Handling form of therapy (psychotherapy) is also commonly given to people with ADHD. Therapy can be given in the form of social skills training, behavioral modification (behavior), as well as cognitive therapy. Parents and families also normally be given training in the form of an introduction to ADHD, how to deal with the symptoms of ADHD in children, the approaches used, or in the form of support for parents who have children with ADHD.

    Thanks
    -Max

  3. #3

  4. #4
    MarchinBunny

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    I personally think ADHD is one of those things that is overdiagnosed. The symptoms are a common occurrence in most people from time to time and for all sorts of various reasons. For example, all those listed by MaxToddler, I have experienced besides maybe breaking rules lol. Though I am fairly certain I don't have ADHD. Granted I never actually checked.

    I believe these symptoms need to be a fairly common occurrence, like a daily struggle. Not something that just occurs every now and then. So to be diagnosed properly would probably take some time.

  5. #5

    Default

    I have been like this since I was little

  6. #6

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    I did not get my diagnosis of ADD until I was 39.

    I became suicidal first and had depression spells from the time of 3, but was "just a funny kid".

    It was diagnosed as we worked through the life history and why I wound up actively Suicidal.

    After we ruled out all of the other possibility including sleep apnea (which I did have but the symptoms did not reduce) and heavy medal poisoning then it was confirmed.

    I do not think that it is over diagnosed, but I do think it is over reacted to and not all options are explored by competent professionals.
    We went through diversion therapy/coping mechanism and the issues still persisted, so then we went into medications and it took over a year to finally get the correct drug that worked.
    This is where a lot of issues come in because the Dr. do not triple check the prescription and the effectiveness and the patients/parents do not want to take the time to follow through either.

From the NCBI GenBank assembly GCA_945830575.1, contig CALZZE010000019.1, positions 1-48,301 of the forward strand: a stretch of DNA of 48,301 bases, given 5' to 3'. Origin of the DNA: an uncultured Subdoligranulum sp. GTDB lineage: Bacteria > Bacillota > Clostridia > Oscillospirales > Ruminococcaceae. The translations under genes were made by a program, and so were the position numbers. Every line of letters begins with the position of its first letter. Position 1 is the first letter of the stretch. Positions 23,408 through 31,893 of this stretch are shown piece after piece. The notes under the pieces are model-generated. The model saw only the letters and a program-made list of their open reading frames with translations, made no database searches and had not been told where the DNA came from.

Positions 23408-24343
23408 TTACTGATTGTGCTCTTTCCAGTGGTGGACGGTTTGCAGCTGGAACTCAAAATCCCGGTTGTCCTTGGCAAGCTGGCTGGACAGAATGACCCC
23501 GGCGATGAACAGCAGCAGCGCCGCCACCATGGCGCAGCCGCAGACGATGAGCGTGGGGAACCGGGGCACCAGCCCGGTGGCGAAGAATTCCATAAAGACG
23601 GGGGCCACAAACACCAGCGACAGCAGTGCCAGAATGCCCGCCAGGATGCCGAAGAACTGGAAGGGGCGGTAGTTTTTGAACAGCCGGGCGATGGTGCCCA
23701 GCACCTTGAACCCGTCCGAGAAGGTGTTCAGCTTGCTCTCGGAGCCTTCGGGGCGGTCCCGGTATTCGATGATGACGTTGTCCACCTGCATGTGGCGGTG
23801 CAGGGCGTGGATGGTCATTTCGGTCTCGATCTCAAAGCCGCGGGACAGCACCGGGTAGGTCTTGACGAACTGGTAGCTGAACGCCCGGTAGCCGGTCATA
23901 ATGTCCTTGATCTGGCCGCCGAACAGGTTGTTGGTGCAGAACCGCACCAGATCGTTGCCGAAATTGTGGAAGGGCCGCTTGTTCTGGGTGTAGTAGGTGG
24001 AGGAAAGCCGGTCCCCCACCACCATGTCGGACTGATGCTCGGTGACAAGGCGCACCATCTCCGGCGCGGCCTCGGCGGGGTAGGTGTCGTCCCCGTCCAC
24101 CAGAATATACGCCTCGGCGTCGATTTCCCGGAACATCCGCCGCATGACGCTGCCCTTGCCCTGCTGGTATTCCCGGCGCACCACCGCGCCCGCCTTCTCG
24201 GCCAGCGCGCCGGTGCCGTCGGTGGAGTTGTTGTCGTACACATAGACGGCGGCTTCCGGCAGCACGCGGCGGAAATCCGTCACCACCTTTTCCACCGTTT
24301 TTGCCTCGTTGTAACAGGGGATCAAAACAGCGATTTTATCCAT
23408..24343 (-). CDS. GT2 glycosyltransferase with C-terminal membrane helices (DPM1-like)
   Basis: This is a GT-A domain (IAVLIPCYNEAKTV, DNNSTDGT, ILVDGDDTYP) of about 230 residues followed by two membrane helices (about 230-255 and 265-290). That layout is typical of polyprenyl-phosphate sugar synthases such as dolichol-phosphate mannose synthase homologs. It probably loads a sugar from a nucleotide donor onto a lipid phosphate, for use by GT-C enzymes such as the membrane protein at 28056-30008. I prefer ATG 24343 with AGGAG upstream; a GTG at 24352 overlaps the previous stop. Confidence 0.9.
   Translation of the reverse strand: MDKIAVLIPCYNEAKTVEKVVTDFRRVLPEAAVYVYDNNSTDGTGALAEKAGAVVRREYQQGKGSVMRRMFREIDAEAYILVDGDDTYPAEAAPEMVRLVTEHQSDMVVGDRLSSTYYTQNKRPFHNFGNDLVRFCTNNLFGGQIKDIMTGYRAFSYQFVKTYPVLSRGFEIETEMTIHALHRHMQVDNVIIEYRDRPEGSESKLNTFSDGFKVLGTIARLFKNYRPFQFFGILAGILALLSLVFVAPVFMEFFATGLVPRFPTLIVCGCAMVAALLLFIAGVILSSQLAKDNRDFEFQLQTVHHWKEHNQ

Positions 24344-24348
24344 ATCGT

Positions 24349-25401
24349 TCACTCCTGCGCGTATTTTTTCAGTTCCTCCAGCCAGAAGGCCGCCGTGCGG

I have been in and out of therapy since 2000 and I still have to have regular drug monitoring, but in that time they have gotten to understand things better and I have since had the diagnosis changed to Autism spectrum. This does not mean very much but it does look at the whole picture and not just ADD or depression, or OCD. but the whole interaction of the issues that make me me and why I deal with things the way I do.

    So to stop rambling The diagnosis is important and seeing a professional is very important.

    Egor

  7. #7
    MarchinBunny

    Default



    Quote Originally Posted by egor View Post
    I do not think that it is over diagnosed, but I do think it is over reacted to and not all options are explored by competent professionals.
    Many doctors would disagree.
    http://www.berkeleywellness.com/heal...-overdiagnosed



    So to stop rambling The diagnosis is important and seeing a professional is very important.
    I agree, even if it is over diagnosed, the only way you can get any diagnoses at all is through a professional. So it's really the only option.

  8. #8

    Default



    Quote Originally Posted by brabbit1987 View Post
    Many doctors would disagree.
    http://www.berkeleywellness.com/heal...-overdiagnosed



    I agree, even if it is over diagnosed, the only way you can get any diagnoses at all is through a professional. So it's really the only option.
    If I am reading this correctly then we are saying the same thing from a different point of view.
    I do not see a reference list, just quotes. Also the site reference does not have reference list either.

    But the point is, the final decider for a diagnosis is a "Professional Prescriber" and parents need to follow through and look at all options.

  9. #9

    Default



    Quote Originally Posted by brabbit1987 View Post
    I personally think ADHD is one of those things that is overdiagnosed. The symptoms are a common occurrence in most people from time to time and for all sorts of various reasons. For example, all those listed by MaxToddler, I have experienced besides maybe breaking rules lol. Though I am fairly certain I don't have ADHD. Granted I never actually checked.

    I believe these symptoms need to be a fairly common occurrence, like a daily struggle. Not something that just occurs every now and then. So to be diagnosed properly would probably take some time.
    Agreed. The problems with MaxToddler's post is that all the symptoms described are incredibly common among people who don't have ADHD. ADHD is a synergistic interaction of those symptoms and while you might suspect you have it, it really requires a professional to accurately diagnose.

  10. #10

    Default



    Quote Originally Posted by AEsahaettr View Post
    Agreed. The problems with MaxToddler's post is that all the symptoms described are incredibly common among people who don't have ADHD. ADHD is a synergistic interaction of those symptoms and while you might suspect you have it, it really requires a professional to accurately diagnose.
    Maybe the diagnose is less true, ADHD symptoms sometimes invisible and it does look like a normal person, it was a bit difficult, I'm not a counselor who has high expertise in the field of psychology. indeed to check into a professional person was more better.
    I just give an explanation about what I know.

    -Max
    Last edited by MaxToddler; 18-Jul-2016 at 12:07.